The exact question wording used in collecting information on subjective well-being matters a lot for responses. As discussed in Chapter 2, a standardised approach to question wording is important for comparisons over time or between groups. This is relatively straight-forward where all surveys are in a single language. However, international comparisons or studies in multi-lingual countries raise the issue of translation. This is a non-trivial matter. Translating survey questionnaires to work in different languages is challenging for any survey, and the potential sensitivity of subjective well-being questions to differences in wording only reinforces this issue.
Potential issues arising from translation cannot be entirely eliminated, but they can be managed through an effective translation process. An example of good practice in the translation of survey questionnaires is provided by the Guidelines for the development and criteria for the adoption of Health Survey Instruments (Eurostat, 2005). Although focused on health survey instruments, the framework for translation presented there has broader applicability, and is highly relevant to the measurement of subjective well-being. The health survey guidelines identify four main steps to the translation procedure:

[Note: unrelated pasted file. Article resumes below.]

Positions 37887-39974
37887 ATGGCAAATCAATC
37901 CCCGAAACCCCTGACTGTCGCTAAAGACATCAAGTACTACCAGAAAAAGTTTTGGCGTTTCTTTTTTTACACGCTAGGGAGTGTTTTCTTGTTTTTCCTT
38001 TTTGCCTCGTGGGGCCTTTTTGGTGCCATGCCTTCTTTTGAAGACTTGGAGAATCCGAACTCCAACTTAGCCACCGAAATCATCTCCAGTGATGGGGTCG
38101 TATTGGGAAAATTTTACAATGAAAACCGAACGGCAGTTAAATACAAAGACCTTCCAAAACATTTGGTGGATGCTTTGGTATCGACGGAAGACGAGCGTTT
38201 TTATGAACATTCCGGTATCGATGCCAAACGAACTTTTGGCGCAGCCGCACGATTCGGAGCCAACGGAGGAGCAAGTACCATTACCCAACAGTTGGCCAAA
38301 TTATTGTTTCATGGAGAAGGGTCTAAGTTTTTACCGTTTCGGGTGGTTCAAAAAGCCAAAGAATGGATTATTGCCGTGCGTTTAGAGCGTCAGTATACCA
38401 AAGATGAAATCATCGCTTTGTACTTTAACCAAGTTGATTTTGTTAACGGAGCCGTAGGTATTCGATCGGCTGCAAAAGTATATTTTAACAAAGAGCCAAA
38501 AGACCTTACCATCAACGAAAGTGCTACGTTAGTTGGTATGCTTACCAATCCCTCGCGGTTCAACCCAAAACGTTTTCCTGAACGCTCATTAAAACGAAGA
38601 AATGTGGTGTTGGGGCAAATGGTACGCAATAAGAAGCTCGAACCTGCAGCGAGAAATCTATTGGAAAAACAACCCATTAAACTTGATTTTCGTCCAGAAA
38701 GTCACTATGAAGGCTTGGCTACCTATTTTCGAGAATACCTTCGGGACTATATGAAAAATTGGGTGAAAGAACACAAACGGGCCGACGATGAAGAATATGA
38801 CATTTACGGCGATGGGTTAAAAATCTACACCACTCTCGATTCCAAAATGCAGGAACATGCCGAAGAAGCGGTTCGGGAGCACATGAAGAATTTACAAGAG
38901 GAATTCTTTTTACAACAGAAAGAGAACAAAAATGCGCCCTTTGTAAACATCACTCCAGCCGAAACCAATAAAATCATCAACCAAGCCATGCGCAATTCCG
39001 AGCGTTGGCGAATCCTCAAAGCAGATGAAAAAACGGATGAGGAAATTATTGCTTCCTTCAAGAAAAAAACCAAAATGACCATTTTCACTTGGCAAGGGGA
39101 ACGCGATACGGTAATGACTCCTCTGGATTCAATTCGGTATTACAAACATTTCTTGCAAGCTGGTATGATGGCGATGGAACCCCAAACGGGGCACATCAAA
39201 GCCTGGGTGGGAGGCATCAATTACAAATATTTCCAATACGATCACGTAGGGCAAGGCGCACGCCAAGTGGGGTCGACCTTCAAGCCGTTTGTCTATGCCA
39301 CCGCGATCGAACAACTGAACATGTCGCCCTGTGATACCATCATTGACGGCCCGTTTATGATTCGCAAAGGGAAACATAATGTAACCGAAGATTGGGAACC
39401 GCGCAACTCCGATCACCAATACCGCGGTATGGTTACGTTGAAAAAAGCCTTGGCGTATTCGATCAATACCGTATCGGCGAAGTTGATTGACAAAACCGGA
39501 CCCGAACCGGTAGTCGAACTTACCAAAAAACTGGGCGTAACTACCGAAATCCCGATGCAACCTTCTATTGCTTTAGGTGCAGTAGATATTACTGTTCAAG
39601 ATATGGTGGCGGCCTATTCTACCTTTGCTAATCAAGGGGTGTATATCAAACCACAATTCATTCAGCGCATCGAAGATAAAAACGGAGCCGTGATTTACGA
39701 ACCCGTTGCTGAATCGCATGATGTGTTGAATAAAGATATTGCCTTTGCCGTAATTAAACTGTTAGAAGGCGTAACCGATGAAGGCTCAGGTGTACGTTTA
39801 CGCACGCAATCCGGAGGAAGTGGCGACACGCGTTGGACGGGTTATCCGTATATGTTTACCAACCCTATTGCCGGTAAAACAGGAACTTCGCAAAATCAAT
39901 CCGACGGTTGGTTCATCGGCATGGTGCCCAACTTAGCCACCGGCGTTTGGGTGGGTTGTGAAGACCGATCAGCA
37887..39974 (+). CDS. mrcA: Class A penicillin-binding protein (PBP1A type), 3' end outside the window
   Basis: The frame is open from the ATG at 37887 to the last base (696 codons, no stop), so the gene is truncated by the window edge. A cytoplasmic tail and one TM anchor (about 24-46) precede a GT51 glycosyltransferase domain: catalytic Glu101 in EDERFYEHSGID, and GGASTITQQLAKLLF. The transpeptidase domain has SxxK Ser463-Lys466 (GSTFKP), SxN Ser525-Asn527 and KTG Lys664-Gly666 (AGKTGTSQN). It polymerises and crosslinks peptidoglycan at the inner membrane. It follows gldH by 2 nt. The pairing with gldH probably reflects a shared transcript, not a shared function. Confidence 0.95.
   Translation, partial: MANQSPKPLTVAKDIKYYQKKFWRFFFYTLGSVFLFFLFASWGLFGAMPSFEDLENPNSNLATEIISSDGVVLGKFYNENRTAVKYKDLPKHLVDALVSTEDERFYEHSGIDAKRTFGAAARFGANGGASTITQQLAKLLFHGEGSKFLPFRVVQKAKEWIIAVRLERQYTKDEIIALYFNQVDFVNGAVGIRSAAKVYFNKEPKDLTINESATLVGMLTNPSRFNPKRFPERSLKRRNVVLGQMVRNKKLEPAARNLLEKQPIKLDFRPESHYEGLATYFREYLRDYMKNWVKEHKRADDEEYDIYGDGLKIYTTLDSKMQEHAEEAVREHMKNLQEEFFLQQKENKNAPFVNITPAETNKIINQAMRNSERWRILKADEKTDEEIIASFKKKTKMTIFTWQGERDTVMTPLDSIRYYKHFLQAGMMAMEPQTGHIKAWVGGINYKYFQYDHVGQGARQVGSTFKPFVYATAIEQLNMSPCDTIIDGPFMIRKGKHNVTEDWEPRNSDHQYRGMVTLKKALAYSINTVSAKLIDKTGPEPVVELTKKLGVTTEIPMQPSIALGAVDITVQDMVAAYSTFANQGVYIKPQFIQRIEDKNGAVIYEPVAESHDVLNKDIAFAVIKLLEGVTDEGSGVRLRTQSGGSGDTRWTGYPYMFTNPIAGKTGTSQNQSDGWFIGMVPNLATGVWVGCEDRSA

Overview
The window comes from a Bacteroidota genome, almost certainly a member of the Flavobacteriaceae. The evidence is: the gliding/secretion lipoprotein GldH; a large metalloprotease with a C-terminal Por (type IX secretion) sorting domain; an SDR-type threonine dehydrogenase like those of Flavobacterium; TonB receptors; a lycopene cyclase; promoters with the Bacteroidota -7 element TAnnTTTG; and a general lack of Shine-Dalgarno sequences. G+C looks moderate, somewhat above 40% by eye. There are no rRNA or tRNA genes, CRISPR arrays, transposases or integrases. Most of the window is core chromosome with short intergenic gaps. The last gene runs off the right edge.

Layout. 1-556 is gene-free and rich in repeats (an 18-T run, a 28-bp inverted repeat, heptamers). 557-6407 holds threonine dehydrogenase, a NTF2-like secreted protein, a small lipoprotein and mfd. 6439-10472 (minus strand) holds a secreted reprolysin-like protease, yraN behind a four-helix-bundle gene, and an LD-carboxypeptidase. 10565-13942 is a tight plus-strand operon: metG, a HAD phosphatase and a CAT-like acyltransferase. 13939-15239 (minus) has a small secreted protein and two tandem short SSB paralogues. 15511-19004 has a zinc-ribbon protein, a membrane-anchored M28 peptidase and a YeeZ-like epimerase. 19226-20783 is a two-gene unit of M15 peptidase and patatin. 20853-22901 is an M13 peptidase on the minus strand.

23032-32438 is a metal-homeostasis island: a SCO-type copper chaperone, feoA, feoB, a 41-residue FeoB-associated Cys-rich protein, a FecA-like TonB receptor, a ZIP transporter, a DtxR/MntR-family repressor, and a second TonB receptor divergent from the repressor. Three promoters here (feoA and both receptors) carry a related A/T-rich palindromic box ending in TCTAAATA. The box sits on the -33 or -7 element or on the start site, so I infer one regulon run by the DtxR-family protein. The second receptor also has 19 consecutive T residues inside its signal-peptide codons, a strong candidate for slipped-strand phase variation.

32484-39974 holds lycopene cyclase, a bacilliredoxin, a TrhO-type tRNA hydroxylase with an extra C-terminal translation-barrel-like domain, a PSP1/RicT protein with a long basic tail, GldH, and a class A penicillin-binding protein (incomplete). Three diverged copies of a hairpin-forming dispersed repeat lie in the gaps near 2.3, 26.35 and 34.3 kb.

- • Initial or forward translation of the questionnaire from the source document to the target language.
- • Independent review of the translated survey instrument.
- • Adjudication of the translated survey instrument by a committee to produce a final version of the translated survey instrument.
- • Back translation of the final version of the translated survey instrument into the source language.
Most of the best-practice recommendations identified by Eurostat for health surveys also apply with respect to the measurement of subjective well-being. It is desirable that the initial translation be carried out by at least two independent translators who have the destination language as their mother tongue and who are fluent in the source language. Translators should be informed about the goal of the study and be familiar with the background, origin and technical details of the source questionnaire as well as with the nature of the target population. The reviewer at stage 2 should be independent from the translators, but will ideally need a very similar skill set. Both the reviewer and the translators should be on the adjudication panel, along with an adjudicator whose main area of expertise is the study content and objective. As with any survey design, cognitive interviewing and field testing should be undertaken and the results of this reviewed before the full survey goes into the field.
Back translation is somewhat controversial in the literature on survey translation, with some experts recommending it and others not (Eurostat, 2005). The effect of back translation is generally to shift the focus onto literal translation issues rather than the conceptual equivalent of the original instrument. In the case of the measurement of subjective well-being, back translation is strongly advised. This reflects the sensitivity to question wording of subjective well-being measures (see Chapter 2).